Whatever we are studying, be it a language or a new skill, or playing music, that’s the basic mechanism at work. The mechanism is simple, yet it’s tricky because we have to use it correctly to prevent it from backfiring. In fact, the brain doesn’t know what’s right or wrong, it just gets programmed with what you keep feeding it with.

   The only thing the brain cares about is the quality and consistency of the repetitions. That’s why if you are sloppy or distracted when you practice you actually don’t learn anything. That’s also why if you repeat something inaccurately, you learn it that way, and make things worse than not having practiced at all.

   It follows that, as it’s now widely known, it is not practice that makes perfect, but it’s perfect practice that does that. And the ingredients of perfect practice are focus and control, which is why you have heard a million times that you need to start slow. That’s how the right information gets ‘programmed’ in the brain.

   So practicing the drums means fueling the brain with quality content on the three levels of the Physical, Logical, Emotional framework, which is the second framework mentioned (which I discussed in detail, adding also a 4th part, Creativity, here):

– Physical: it’s the technique. Hand technique, feet technique, the mechanics of movement, coordination and so on. We work on it by repeating all the correct motions necessary to develop a very accurate and effective muscle memory. This is often considered to be the only type of practice. Now we know it’s not the only thing to include in our routine.

– Logical: it’s the style, the musical concept, the phrasing, the ideas, the nuances. We reinforce it by listening to music, to our favourite drummers, by analyzing them, by studying different styles, by understanding the theory and what makes music interesting.

– Emotional: it’s the feel we put into music, which comes largely from our feelings, the sensations we experience most of the time and that become our way of communicating on the drums. We reinforce it by living life, by being aware, feeling the emotions going through our body and experiencing them fully.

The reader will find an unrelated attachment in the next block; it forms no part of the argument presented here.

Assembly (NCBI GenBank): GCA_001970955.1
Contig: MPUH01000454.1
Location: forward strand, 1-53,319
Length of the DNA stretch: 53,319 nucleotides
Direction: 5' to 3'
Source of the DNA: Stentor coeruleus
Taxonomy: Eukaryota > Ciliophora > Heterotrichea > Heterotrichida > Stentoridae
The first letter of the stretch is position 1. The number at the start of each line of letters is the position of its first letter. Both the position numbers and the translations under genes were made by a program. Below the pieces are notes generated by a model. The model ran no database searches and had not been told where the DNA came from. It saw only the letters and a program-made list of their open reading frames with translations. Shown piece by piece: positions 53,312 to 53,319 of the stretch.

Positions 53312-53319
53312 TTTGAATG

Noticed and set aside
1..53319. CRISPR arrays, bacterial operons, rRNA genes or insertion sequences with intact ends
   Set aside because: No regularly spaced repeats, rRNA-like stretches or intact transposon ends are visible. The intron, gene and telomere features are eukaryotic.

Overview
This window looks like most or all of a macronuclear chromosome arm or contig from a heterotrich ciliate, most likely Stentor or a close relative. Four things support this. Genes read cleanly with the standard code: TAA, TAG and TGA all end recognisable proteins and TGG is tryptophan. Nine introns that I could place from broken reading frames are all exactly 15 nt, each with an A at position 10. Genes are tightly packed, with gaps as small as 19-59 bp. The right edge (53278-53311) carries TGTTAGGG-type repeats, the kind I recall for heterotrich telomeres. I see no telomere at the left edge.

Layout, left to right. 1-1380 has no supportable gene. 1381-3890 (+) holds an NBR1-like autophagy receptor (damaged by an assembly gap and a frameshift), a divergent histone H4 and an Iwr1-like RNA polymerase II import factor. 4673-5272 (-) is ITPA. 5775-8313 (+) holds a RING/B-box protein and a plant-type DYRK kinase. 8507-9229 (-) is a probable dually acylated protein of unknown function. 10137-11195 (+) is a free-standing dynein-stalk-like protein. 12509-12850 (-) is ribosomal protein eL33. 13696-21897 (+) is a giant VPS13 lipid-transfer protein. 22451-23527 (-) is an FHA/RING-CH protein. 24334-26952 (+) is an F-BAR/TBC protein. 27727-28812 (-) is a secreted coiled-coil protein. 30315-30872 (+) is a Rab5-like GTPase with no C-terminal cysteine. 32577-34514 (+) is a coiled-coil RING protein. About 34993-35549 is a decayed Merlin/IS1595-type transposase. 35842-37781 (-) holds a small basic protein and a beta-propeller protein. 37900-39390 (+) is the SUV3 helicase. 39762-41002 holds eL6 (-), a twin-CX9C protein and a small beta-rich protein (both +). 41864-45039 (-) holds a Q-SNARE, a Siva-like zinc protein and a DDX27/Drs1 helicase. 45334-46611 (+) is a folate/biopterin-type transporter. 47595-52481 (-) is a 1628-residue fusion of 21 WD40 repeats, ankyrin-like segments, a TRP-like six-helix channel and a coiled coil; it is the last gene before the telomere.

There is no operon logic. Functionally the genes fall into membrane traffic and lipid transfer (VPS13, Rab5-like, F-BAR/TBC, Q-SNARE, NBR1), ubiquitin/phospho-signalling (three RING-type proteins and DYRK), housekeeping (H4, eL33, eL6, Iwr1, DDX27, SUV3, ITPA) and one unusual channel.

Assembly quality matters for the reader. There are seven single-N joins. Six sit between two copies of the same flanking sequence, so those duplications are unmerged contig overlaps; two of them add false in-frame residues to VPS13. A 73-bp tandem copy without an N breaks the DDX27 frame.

Then we have Timeframes. Whatever we are trying to achieve needs to be contextualized within reasonable amounts of time in which we want to see results:

– Short term: It can be one day to one week, and it can include things like learning a new song, new grooves and fills, a new exercise.

– Medium term: It may span from one week to a few months, and can include things like developing control and speed in a certain area of drumming technique, improving our dynamics, learning a repertoire.

– Long term: it can last from a month to a few years and includes stuff like developing our own style and sound, learning how to play a musical genre, developing mastery over advanced skills like interpretation, playing in the recording studio, playing ahead or being the beat, being able to play a musical drum solo and so on.

   Since we are talking about practicing, it’s important to point out that we all have a favourite approach when it comes to learning. There are different learning styles, and this leads us to the last framework we introduced:

– Visual: we learn by seeing. That’s why just going to a live show or watching great musicians play is an excellent way to improve. It goes directly into our unconscious, as we said above.

– Auditory: we learn by listening. That’s why having great playlists, and putting them on repeat, is a beautiful way to internalize aspects of music that cannot simply be taught. But that are there. That’s why we should learn music not only from a book, but mainly from records, live shows, and listening while playing with others.

– Kinesthetic: we learn by doing. This is what most of us do naturally. It’s the actual practice time on the drums, with the metronome, and so on.